ORLANDO, FL – Beth Stanfield, a middle-aged nurse, was transported to the ophthalmology department earlier today when her eyes got stuck in an aggressive eye roll.  Colleagues reported that the veteran nurse had just returned from a 2-week vacation to the Bahamas and, unfortunately, failed to “ease in” to her eye rolling.

nurse eye roll“You can’t just jump back in with a monster eye roll all of a sudden,” stated Mark Lewis, a fellow ICU nurse.  “You have to work into it.  Start with small eye rolls when interns don’t place orders correctly or when somebody sits down at your computer.  Don’t immediately unload the largest eye roll of your career.”

Unfortunately, that’s exactly what Stanfield did. At approximately 7:17 AM, minutes into the start of her shift on the inpatient floor, Stanfield’s patient presented a 30-item list of “requests” during her hospital stay, including “closing the blinds between 3 PM and 5 PM” and “changing the channel of her television during the commercials.”

After the patient presented the list to her nurse, Stanfield unleashed an eye roll so violent it caused her eyes to be stuck at the peak of her roll.  She was immediately transported to the ophthalmology clinic for further evaluation.

“It was the worst case of eye roll-induced strabismus (ERIS) I’ve ever seen,” reported consulting ophthalmologist Dan Merveen.  “The eyes were turned completely backwards in the orbits.  She was essentially looking at her own brain.  I could tickle her optic nerves.  It was horrific.”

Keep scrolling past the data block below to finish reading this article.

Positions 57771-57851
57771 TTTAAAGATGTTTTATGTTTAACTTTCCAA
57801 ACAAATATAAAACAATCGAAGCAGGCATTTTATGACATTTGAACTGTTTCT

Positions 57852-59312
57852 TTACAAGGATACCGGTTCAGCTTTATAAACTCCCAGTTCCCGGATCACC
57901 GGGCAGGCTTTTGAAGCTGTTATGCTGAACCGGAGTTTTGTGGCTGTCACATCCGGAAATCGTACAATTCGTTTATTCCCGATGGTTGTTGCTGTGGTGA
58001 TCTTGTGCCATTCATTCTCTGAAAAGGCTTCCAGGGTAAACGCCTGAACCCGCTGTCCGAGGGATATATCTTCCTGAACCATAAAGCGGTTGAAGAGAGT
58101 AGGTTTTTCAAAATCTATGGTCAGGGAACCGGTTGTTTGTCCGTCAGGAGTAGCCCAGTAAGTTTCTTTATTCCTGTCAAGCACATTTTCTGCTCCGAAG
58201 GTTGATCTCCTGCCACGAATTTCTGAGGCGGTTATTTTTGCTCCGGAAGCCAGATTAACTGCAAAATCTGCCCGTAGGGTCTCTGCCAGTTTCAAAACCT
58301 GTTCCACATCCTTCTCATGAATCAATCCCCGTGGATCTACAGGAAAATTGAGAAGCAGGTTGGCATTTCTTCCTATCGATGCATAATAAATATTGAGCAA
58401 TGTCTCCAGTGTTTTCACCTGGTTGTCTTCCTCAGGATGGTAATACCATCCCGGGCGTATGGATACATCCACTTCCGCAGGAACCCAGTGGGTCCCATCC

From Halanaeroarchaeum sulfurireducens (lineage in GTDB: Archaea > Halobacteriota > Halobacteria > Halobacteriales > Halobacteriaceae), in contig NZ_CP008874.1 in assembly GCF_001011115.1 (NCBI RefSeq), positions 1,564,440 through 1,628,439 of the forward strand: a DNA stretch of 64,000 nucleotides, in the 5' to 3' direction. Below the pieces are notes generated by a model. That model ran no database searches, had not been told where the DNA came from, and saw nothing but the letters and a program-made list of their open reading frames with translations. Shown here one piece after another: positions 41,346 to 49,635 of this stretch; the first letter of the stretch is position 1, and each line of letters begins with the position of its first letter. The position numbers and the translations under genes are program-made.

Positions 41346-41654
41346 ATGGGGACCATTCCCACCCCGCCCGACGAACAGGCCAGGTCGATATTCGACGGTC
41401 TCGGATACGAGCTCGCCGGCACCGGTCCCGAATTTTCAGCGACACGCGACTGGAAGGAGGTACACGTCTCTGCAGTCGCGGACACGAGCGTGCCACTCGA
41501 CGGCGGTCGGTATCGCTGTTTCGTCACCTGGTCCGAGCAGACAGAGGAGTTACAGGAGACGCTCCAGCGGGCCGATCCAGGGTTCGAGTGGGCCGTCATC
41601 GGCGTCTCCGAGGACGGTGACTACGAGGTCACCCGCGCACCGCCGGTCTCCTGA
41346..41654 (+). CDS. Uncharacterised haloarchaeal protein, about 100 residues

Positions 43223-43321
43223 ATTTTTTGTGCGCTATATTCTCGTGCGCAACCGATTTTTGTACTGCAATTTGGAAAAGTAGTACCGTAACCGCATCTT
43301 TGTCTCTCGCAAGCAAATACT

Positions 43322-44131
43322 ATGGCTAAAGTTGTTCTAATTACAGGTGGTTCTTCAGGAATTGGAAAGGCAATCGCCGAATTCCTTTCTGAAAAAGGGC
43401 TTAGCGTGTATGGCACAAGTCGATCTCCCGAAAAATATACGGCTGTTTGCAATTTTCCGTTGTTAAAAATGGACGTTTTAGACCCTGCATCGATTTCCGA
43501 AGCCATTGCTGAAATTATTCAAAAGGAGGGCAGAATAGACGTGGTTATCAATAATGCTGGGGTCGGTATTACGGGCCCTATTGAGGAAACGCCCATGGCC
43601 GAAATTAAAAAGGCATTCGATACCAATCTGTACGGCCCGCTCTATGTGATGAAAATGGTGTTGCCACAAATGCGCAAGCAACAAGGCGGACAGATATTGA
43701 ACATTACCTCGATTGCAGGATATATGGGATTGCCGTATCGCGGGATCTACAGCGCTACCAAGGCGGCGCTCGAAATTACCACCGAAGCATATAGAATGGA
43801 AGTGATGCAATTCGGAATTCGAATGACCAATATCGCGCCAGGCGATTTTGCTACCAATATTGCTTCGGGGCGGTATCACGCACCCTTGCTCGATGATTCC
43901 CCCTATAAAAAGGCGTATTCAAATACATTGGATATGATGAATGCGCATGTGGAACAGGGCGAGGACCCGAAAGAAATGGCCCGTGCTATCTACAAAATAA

Stanfield will be undergoing surgery later this week to repair her EIS.  She will be unable to roll her eyes for at least 6 weeks.  Given the severity of her case, doctors are not sure if she will ever be able to roll her eyes again.

When asked what she was thinking about when she heard the news that she may not roll her eyes again, Stanfield said, “Retirement.”

Dr. Glaucomflecken
Following a successful career as a doctor impersonator, Dr. Glaucomflecken decided to attend a real, accredited medical school and residency program. Now he spends his time treating eyeballs, occasionally forgetting that they belong to an actual human body. Dr. Glaucomflecken specializes in knowing where to look when talking to somebody with a lazy eye. He started writing for GomerBlog after being told to “publish or perish.” Follow me on Twitter @DGlaucomflecken